More than 9,000 people in Gaza have now been killed, including more than 3,700 children, according to the Gaza Health Ministry. A spokesperson for UNICEF now says that Gaza is a “graveyard for thousands of children” and a “living hell for everyone else.” Forty-seven percent of Israeli Jews said in a poll conducted last month that Israel should “not at all” consider the “suffering of the civilian Palestinian population in Gaza” in the next phase of fighting. Casting the enemy as Amalek reinforces that attitude.

Joshua Shanes, a professor of Jewish Studies at the College of Charleston, explained that the biblical animosity toward the Amalekites stems from what is described as the merciless ambush they launched against vulnerable Israelites making their way to the promised land. The attack leads God to tell Moses to wipe out Amalek. Hundreds of years later, Saul nearly fulfills the command by killing all Amalekite men, women, and children. But he spares their king, who keeps his people barely alive by having a child. Many more generations later, one of his descendants, the villain Haman, goes on to develop a plot to kill all the Jews living in exile under a Persian ruler. The lesson, when read literally, is clear: Saul’s failure to kill every Amalekite posed an existential threat to the Jewish people.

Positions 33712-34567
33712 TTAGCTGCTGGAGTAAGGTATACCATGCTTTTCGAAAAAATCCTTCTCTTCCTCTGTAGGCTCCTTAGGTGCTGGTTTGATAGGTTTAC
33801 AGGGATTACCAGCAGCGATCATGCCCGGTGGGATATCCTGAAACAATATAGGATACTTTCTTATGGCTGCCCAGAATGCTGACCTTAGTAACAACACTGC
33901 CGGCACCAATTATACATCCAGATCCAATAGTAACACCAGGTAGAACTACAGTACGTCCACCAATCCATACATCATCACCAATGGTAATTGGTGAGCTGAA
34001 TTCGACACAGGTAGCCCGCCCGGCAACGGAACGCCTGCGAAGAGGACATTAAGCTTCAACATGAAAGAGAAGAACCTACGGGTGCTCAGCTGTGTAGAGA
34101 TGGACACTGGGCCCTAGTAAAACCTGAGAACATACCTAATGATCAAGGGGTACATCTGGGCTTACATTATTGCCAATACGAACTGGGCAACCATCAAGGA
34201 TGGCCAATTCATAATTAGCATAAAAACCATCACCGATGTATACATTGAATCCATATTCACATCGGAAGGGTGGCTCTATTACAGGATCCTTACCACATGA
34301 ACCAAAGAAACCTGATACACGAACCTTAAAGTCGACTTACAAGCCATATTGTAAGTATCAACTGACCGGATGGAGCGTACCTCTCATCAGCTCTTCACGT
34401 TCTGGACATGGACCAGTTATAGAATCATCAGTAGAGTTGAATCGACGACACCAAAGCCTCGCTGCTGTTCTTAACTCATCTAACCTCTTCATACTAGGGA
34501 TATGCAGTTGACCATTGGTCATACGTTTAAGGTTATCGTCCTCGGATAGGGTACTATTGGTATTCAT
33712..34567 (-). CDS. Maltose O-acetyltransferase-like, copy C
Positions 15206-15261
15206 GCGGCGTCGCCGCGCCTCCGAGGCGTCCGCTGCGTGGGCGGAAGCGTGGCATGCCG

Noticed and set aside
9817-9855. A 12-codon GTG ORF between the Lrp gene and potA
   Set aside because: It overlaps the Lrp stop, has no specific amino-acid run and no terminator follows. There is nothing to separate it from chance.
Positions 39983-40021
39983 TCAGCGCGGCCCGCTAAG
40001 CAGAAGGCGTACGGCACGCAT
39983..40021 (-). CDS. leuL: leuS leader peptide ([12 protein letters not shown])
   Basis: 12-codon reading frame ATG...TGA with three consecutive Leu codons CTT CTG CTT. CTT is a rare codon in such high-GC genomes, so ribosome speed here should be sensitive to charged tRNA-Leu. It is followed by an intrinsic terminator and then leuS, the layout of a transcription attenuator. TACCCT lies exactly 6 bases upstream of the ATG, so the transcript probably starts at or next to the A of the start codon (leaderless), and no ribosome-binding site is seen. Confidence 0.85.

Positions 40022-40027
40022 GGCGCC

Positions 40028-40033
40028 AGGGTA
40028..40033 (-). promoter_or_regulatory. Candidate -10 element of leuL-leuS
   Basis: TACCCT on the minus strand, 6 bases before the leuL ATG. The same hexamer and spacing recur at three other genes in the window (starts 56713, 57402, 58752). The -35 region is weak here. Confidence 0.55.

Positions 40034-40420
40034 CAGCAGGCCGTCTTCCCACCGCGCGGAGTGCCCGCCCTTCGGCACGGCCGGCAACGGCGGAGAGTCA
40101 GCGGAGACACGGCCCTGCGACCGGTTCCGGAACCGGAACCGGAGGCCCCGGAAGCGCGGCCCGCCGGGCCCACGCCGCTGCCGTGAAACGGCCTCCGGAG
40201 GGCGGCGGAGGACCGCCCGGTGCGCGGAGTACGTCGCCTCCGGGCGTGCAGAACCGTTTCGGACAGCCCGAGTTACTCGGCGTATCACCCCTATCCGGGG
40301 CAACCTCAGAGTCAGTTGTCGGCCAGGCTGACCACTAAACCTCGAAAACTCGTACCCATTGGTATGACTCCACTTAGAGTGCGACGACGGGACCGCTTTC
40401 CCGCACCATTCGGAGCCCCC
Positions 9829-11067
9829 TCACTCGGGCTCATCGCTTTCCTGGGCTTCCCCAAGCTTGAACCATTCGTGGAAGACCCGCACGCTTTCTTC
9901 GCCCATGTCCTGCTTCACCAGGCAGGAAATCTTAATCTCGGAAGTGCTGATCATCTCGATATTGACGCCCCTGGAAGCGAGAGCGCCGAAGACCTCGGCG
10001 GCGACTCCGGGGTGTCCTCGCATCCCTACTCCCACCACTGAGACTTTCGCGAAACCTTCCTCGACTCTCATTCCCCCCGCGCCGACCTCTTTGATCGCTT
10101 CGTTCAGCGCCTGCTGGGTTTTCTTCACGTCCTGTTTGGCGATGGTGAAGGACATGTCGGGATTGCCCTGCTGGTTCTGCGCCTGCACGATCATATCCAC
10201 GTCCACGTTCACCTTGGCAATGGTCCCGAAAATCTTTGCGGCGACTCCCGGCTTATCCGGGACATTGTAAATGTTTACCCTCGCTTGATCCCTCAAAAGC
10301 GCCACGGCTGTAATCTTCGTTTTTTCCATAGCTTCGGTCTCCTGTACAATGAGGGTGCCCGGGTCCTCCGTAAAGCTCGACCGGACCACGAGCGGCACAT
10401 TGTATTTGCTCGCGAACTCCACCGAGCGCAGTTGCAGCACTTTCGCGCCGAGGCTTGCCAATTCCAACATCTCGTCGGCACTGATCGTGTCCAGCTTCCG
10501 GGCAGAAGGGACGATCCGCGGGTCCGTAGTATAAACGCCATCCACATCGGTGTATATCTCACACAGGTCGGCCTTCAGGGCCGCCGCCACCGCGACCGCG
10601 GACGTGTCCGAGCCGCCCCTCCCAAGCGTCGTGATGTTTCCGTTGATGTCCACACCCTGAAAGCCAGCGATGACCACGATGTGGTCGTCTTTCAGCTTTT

Jews traditionally hear the story of the Amalek ambush and God’s decree that they be eliminated on the Shabbat service before the holiday of Purim. Shanes said it is perhaps the most important of all Torah readings. Rabbi Jill Jacobs—the head of T’ruah, a rabbinical human rights organziation—said that rabbis generally agree that Amalek no longer exists, and that references to it do not provide a morally acceptable justification for attacking anyone. “The overwhelming history of Jewish interpretation is to interpret it metaphorically,” Jacobs said, explaining that one common approach is to see it as a call to stamp out evil inclinations within ourselves.